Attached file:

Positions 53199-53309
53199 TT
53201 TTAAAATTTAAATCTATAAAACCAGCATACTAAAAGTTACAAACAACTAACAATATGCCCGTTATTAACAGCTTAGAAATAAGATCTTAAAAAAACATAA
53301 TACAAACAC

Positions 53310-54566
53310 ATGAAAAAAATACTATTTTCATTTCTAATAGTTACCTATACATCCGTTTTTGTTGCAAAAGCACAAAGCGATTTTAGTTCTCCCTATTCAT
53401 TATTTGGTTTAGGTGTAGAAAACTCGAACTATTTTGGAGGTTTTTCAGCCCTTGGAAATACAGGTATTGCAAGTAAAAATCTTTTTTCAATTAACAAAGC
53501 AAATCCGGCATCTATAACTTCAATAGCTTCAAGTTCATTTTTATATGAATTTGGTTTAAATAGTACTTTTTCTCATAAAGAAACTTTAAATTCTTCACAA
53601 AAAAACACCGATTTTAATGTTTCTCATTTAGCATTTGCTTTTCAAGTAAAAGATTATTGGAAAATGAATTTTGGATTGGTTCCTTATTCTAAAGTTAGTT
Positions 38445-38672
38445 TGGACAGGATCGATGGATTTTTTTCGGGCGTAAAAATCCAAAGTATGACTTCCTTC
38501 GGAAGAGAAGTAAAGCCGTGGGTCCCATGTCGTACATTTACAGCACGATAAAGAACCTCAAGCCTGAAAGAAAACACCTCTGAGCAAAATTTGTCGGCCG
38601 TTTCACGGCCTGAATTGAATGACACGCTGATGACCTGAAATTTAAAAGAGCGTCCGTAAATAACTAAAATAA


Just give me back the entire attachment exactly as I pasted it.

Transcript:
Positions 53199-53309
53199 TT
53201 TTAAAATTTAAATCTATAAAACCAGCATACTAAAAGTTACAAACAACTAACAATATGCCCGTTATTAACAGCTTAGAAATAAGATCTTAAAAAAACATAA
53301 TACAAACAC

Positions 53310-54566
53310 ATGAAAAAAATACTATTTTCATTTCTAATAGTTACCTATACATCCGTTTTTGTTGCAAAAGCACAAAGCGATTTTAGTTCTCCCTATTCAT
53401 TATTTGGTTTAGGTGTAGAAAACTCGAACTATTTTGGAGGTTTTTCAGCCCTTGGAAATACAGGTATTGCAAGTAAAAATCTTTTTTCAATTAACAAAGC
53501 AAATCCGGCATCTATAACTTCAATAGCTTCAAGTTCATTTTTATATGAATTTGGTTTAAATAGTACTTTTTCTCATAAAGAAACTTTAAATTCTTCACAA
53601 AAAAACACCGATTTTAATGTTTCTCATTTAGCATTTGCTTTTCAAGTAAAAGATTATTGGAAAATGAATTTTGGATTGGTTCCTTATTCTAAAGTTAGTT
Positions 38445-38672
38445 TGGACAGGATCGATGGATTTTTTTCGGGCGTAAAAATCCAAAGTATGACTTCCTTC
38501 GGAAGAGAAGTAAAGCCGTGGGTCCCATGTCGTACATTTACAGCACGATAAAGAACCTCAAGCCTGAAAGAAAACACCTCTGAGCAAAATTTGTCGGCCG
38601 TTTCACGGCCTGAATTGAATGACACGCTGATGACCTGAAATTTAAAAGAGCGTCCGTAAATAACTAAAATAA